In conversation with Nisha Coleman

Murray McGregor – In (email) conversation with Nisha Coleman

I recently traded emails with Nisha Coleman about her award winning show Self-Exile coming this Thursday, Sept. 28.

What is your explanation of the tag line of the poster. “Is it better to be loved for who you are not, than rejected for who you are.” 
That is an actual line in the show, and it refers to the idea of being different people in order to please others. There was a time in high school, when I was coming out of my super shy days, that I learned that I could get people to like me more if I altered my behaviour. This can sometimes work quite effectively, but the problem with this is that when people like you for the person you pretend to be, can you ever really accept their love? … The only way to be truly loved is to be yourself. But that comes at an extraordinary risk – to be rejected for who you are. Is it worth this risk?

Vulnerability, rejection are possible triggers to go into self-exile. Are there other reasons? 
I think exiling one’s self primarily is a mode of protection. Our fear of rejection can be so powerful that we can sometimes isolate ourselves so as to (feel) isolated. … The other thing I might add is that often it’s not so much a conscious decision as a subconscious one, which makes it even trickier.

Self-exile seems a part of your life; growing up in Muskoka swamps,  learning violin, even solo busking in Paris for three years.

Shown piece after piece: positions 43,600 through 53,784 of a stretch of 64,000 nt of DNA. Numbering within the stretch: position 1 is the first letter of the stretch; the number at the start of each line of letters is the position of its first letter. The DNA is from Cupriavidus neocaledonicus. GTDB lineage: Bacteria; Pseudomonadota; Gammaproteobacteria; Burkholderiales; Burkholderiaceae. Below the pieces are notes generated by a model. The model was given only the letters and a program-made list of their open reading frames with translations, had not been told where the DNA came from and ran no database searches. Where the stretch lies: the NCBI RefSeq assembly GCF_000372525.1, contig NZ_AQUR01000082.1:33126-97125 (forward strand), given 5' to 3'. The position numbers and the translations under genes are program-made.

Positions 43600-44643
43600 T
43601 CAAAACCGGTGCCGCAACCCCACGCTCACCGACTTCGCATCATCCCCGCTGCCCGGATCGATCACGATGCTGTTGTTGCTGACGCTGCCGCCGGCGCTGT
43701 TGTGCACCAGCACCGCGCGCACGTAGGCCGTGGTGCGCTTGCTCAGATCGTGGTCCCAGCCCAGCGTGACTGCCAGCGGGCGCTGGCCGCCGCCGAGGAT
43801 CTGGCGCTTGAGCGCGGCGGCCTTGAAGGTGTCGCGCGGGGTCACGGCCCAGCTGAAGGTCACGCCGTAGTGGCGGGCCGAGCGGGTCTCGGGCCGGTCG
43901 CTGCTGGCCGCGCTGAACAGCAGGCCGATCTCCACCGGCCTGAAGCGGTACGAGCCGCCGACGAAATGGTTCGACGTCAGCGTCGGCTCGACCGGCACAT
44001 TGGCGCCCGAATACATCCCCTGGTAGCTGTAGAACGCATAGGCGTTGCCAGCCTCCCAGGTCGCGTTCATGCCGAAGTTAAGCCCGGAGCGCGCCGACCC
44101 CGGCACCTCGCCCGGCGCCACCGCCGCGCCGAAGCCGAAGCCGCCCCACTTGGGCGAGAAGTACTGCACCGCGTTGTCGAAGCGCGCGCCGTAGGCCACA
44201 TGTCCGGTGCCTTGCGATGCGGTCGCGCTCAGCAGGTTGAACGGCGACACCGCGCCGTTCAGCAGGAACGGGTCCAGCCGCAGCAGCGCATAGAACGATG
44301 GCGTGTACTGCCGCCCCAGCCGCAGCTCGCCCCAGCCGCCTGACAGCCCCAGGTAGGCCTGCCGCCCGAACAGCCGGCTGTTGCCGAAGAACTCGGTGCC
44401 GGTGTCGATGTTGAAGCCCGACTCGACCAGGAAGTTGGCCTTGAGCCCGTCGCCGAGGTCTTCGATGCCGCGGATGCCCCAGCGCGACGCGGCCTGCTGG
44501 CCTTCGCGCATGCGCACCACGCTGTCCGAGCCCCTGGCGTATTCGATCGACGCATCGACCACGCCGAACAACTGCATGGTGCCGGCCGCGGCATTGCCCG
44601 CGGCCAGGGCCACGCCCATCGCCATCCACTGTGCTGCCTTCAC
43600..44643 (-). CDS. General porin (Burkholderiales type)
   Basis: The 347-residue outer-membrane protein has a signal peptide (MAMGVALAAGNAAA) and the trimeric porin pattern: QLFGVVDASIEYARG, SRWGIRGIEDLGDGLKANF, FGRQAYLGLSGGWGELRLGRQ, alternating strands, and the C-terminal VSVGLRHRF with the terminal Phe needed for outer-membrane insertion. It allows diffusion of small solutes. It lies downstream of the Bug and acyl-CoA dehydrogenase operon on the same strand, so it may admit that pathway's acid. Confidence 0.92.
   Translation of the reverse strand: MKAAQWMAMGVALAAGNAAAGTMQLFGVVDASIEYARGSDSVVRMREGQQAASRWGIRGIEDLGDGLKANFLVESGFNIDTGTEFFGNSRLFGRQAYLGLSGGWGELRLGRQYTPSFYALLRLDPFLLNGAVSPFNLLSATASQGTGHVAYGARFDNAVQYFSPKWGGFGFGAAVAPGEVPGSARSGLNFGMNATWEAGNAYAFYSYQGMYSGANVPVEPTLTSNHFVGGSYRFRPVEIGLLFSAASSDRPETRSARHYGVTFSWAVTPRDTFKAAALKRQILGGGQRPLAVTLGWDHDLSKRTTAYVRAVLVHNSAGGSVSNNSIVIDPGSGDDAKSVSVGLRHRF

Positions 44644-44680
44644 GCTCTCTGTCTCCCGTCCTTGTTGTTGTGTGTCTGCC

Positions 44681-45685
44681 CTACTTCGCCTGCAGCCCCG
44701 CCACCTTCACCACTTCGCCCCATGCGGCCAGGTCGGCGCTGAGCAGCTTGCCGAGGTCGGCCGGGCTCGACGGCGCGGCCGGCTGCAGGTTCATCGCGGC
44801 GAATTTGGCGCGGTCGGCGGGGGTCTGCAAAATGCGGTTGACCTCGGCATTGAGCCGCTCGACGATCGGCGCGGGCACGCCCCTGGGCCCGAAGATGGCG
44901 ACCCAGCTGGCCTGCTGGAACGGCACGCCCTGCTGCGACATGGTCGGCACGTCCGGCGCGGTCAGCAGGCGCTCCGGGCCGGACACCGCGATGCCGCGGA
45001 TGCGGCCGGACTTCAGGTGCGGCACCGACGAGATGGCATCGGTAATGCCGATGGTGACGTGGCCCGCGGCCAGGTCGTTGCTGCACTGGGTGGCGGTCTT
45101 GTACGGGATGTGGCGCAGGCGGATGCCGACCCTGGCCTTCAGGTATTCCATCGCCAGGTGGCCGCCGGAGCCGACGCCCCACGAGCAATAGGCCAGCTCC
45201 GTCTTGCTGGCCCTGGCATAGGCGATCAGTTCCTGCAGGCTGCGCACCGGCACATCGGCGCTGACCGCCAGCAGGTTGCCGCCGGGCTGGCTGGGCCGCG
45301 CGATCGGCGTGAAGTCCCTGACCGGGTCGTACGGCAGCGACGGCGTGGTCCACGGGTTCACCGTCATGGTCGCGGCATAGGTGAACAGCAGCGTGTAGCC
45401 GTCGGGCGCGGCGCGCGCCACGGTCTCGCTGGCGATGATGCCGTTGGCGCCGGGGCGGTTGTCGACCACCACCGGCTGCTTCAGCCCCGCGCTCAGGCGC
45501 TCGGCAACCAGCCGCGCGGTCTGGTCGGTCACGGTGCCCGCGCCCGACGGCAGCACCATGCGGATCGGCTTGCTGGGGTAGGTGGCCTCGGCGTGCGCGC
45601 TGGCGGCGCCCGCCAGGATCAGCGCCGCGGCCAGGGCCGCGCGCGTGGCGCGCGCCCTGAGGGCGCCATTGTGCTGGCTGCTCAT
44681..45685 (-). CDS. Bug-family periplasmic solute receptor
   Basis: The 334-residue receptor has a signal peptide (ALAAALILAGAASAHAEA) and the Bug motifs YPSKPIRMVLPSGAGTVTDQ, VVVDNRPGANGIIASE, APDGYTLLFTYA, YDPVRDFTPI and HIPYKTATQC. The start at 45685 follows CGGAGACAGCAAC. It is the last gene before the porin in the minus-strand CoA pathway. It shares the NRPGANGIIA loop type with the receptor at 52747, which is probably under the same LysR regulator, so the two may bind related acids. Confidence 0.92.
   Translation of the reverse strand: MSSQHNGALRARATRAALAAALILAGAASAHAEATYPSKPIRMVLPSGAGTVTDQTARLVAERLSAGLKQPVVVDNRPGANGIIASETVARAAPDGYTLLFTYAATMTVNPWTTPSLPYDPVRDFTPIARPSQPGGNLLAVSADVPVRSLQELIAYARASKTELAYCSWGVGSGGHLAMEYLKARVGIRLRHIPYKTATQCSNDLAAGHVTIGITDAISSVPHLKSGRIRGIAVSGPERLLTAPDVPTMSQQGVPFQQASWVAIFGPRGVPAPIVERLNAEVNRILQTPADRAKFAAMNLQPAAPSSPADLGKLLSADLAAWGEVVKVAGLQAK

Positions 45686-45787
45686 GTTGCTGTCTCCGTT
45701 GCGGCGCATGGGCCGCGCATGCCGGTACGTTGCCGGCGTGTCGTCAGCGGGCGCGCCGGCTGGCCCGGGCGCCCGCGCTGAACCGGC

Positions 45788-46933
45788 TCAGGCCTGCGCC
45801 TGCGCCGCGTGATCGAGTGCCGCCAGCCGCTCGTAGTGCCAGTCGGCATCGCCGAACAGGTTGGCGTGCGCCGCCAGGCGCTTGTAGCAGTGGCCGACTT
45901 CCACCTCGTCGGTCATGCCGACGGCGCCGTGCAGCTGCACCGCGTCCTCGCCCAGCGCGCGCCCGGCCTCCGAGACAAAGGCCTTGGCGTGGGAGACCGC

There were a few years in early adolescence that I was so shy I could barely speak. Many of my classmates weren’t even sure if I could speak. … When you exile yourself from the rest of the world, you become also exiled from yourself. I explore this period in my show and how the violin really turned things around for me. Music was a form of communication, a sort of stand-in for my real voice until I could learn to speak and interact again.

Do you play your violin?
I don’t play my actual violin, but I do play the “air violin” and there is some recorded sound of me playing.

You use both narrative and stand-up style humour. 
In my stories I try to reflect the variations that life offers. Often the most serious moments are surrounded by humour. For me, on stage, I worked hard to find just the right balance between humour and seriousness. To have fun and laugh while also reflecting the deeper aspects of ourselves and what it means to be human. It’s sad. And it’s also hilarious. How absurd!


presented by Ottawa StoryTellers
written and performed by Nisha Coleman
September 28th, 8pm at Arts Court Theatre (2 Daly Ave.)
Tickets are $20 and can be purchased at the door, or at